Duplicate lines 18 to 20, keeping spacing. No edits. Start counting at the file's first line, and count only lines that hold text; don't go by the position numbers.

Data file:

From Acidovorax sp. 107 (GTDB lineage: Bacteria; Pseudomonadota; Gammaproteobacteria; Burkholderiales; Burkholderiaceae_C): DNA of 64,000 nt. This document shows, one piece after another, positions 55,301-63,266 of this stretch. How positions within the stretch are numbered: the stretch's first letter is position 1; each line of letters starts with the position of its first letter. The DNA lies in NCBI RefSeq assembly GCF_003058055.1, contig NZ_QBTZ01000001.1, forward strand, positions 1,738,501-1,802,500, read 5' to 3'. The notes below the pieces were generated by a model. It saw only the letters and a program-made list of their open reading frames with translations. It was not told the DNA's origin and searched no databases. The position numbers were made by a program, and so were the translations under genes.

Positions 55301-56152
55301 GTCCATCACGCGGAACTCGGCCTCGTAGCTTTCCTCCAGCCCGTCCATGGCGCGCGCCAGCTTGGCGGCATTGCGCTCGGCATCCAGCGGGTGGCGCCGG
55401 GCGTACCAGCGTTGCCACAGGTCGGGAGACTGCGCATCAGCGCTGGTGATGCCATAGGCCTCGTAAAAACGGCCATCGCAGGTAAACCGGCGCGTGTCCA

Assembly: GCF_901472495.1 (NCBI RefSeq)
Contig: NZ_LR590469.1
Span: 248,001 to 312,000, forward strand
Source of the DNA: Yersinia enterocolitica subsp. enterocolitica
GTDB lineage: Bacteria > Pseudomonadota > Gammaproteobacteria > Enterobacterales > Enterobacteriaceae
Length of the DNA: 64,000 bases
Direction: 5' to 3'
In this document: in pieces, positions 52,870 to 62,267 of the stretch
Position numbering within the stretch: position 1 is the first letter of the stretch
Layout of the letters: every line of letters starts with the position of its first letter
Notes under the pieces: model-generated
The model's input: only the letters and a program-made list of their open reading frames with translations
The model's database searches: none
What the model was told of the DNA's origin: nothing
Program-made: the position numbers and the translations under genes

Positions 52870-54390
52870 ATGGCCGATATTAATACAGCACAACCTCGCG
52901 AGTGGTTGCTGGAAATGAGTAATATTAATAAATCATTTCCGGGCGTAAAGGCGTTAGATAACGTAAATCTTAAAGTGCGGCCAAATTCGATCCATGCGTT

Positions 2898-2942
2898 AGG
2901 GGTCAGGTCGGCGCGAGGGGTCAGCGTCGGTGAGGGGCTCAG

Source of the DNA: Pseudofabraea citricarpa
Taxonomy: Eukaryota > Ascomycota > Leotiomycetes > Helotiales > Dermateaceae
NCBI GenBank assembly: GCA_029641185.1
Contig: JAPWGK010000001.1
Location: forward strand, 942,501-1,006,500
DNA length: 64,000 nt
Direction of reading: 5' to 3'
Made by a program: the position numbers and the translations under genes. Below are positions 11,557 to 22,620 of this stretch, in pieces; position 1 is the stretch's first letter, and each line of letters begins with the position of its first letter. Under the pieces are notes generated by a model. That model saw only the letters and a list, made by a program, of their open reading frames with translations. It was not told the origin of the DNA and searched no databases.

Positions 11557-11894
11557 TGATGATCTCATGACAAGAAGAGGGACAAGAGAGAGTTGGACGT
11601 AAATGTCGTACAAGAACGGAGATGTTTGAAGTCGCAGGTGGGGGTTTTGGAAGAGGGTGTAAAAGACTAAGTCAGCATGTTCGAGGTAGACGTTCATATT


What the model was told of the DNA's origin: nothing
Program-made: the position numbers and the translations under genes

Positions 52870-54390